Ocean salinity plays a crucial role in the upper ocean stratification and local marine ecosystem. This study reveals that ocean salinity presents notable decadal variability in upper 200 meters over the southeast Indian Ocean (SEIO). Previous studies linked this salinity variability with precipitation anomalies over the Indo-Pacific region modulated by the tropical Pacific decadal variability. Here we conduct a quantitative salinity budget analysis and show that, in contrast, oceanic advection, especially the anomalous meridional advection, plays a dominant role in modulating the SEIO salinity on the decadal timescale. The anomalous meridional advection is mainly associated with a zonal dipole pattern of sea level anomaly (SLA) in the South Indian Ocean (SIO). Specifically, positive and negative SLAs in the east and west of the SIO correspond to anomalous southward oceanic current, which transports much fresher seawater from the warm pool into the SEIO and thereby decreases the local upper ocean salinity, and vice versa. Further investigation reveals that the local anomalous wind stress curl associated with tropical Pacific forcing is responsible for generating the sea level dipole pattern via oceanic Rossby wave adjustment on decadal timescale. This study highlights that the local ocean-atmosphere dynamical adjustment is critical for the decadal salinity variability in the SEIO.

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Xinfeng Liang, Chao Liu, Rui M. Ponte, and Don P. Chambers

Abstract

Ocean heat content (OHC) is key to estimating the energy imbalance of the earth system. Over the past two decades, an increasing number of OHC studies were conducted using oceanic objective analysis (OA) products. Here we perform an intercomparison of OHC from eight OA products with a focus on their robust features and significant differences over the Argo period (2005-2019), when the most reliable global scale oceanic measurements are available. For the global ocean, robust warming in the upper 2000 m is confirmed. The 0-300 m layer shows the highest warming rate but is heavily modulated by interannual variability, particularly the El Niño–Southern Oscillation. The 300-700 m and 700-2000 m layers, on the other hand, show unabated warming. Regionally, the Southern Ocean and mid-latitude North Atlantic show a substantial OHC increase, and the subpolar North Atlantic displays an OHC decrease. A few apparent differences in OHC among the examined OA products were identified. In particular, temporal means of a few OA products that incorporated other ocean measurements besides Argo show a global-scale cooling difference, which is likely related to the baseline climatology fields used to generate those products. Large differences also appear in the interannual variability in the Southern Ocean and in the long-term trends in the subpolar North Atlantic. These differences remind us of the possibility of product-dependent conclusions on OHC variations. Caution is therefore warranted when using merely one OA product to conduct OHC studies, particularly in regions and on timescales that display significant differences.

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Qiao Liu, Tim Li, and Weican Zhou

Abstract

Relative impacts of the climatological annual mean, the climatological annual variation, the synoptic, the intra-seasonal and the inter-annual flows on meridional moisture transport were investigated based on reanalysis data. Due to an in-phase relationship between the poleward wind and specific humidity, the synoptic and intra-seasonal motions contribute about 50% and 30% of the maximum zonal and annual mean poleward moisture transport in the middle latitudes, respectively. The preferred latitudinal location (40°N or S) of the maximum zonal mean moisture transport by the synoptic motion is attributed to the combined effect of the maximum wind variability poleward of 40°N or S in association with atmospheric baroclinic instability and the maximum moisture variability equatorward of 40°N or S in association with the anomalous advection of the mean moisture. While the MJO and ENSO have a small contribution to the long-term mean transport, they may strongly affect regional moisture transport through interaction with the mean moisture and through the modulation to higher-frequency modes. A statistical relationship between tropical cyclone (TC) moisture and intensity was constructed based on a large number of high-resolution Weather Research and Forecasting (WRF) model simulations, and the so-derived relationship was further applied to estimate TC moisture transport. It is found that TC transport accounts for about 30% (53%) of the climatological seasonal mean total moisture transport over key northern (southern) hemispheric TC track regions in the northern (southern) hemispheric TC season.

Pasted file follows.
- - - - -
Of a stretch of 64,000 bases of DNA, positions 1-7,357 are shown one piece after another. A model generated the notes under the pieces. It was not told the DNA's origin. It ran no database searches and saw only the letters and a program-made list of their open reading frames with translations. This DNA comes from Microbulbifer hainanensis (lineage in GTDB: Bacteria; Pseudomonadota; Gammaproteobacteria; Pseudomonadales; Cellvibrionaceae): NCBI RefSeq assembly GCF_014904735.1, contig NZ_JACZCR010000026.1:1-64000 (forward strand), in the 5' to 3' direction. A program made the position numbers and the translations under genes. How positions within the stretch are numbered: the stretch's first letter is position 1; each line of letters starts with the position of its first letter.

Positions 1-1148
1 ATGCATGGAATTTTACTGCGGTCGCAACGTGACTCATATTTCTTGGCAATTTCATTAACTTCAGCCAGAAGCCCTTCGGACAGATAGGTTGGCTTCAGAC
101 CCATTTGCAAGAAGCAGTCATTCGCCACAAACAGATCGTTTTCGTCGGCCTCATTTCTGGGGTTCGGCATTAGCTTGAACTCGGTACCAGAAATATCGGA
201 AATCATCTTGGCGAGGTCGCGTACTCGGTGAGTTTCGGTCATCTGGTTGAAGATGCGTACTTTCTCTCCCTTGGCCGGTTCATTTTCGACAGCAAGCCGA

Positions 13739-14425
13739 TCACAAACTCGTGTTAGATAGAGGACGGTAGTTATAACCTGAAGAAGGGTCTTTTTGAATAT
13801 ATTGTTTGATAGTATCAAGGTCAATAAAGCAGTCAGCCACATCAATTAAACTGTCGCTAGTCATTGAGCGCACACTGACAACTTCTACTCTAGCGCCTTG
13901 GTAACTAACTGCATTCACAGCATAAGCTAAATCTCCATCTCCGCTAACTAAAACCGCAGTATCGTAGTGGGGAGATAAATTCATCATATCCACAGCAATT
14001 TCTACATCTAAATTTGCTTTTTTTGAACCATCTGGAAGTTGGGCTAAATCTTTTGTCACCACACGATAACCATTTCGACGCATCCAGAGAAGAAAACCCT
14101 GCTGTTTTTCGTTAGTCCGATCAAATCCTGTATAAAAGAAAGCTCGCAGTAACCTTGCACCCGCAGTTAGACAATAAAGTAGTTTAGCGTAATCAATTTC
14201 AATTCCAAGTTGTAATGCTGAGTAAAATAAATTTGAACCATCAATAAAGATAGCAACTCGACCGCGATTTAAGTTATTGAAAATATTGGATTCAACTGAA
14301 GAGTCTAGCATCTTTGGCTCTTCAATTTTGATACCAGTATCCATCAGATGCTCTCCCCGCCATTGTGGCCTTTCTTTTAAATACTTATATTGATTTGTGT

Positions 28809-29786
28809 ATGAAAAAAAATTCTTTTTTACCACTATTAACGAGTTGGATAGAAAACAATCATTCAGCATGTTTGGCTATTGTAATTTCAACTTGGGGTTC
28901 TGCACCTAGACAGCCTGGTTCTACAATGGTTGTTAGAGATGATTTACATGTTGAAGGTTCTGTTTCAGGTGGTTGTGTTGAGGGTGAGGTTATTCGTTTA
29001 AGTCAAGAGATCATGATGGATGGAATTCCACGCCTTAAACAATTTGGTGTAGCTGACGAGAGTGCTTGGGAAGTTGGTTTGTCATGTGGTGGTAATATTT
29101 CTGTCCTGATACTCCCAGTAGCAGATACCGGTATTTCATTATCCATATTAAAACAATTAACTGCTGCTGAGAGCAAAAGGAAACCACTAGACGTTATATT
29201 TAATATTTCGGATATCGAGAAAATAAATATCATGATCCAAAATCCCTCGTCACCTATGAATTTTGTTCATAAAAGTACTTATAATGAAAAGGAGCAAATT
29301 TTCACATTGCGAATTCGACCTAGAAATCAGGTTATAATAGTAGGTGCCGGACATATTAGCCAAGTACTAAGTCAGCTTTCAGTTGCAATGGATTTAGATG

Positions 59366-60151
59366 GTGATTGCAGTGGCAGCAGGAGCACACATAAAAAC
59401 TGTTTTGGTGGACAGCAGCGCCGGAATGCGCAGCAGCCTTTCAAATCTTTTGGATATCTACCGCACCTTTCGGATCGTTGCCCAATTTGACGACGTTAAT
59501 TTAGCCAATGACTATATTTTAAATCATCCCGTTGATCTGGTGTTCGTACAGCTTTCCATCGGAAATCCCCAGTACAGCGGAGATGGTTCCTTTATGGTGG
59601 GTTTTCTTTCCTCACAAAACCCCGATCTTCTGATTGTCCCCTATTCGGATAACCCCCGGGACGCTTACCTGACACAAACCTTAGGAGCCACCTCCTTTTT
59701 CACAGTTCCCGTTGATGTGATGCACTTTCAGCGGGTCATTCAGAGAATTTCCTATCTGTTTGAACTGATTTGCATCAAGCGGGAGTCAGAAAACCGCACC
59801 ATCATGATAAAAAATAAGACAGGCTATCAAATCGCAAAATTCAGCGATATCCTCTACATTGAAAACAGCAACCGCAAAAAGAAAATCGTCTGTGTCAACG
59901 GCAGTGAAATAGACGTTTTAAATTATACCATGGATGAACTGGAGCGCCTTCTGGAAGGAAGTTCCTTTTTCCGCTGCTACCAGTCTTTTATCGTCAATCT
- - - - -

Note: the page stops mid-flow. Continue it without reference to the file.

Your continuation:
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Ty A. Dickinson, Michael B. Richman, and Jason C. Furtado

Abstract

Extreme precipitation across multiple timescales is a natural hazard that creates a significant risk to life, with a commensurately large cost through property loss. We devise a method to create 14-day extreme event windows that characterize precipitation events in the contiguous United States (CONUS) for the years 1915 through 2018. Our algorithm imposes thresholds for both total precipitation and the duration of the precipitation to identify events with sufficient length to accentuate the synoptic and longer time scale contribution to the precipitation event. Kernel density estimation is employed to create extreme event polygons which are formed into a database spanning from 1915 through 2018. Using the developed database, we clustered events into regions using a k-means algorithm. We define the “Hybrid Index”, a weighted composite of silhouette score and number of clustered events, to show the optimal number of clusters is 14. We also show that 14-day extreme precipitation events are increasing in the CONUS, specifically in the Dakotas and much of New England. The algorithm presented in this work is designed to be sufficiently flexible to be extended to any desired number of days on the subseasonal-to-seasonal (S2S) timescale (e.g., 30 days). Additional databases generated using this framework are available for download from our GitHub. Consequently, these S2S databases can be analyzed in future works to determine the climatology of S2S extreme precipitation events and be used for predictability studies for identified events.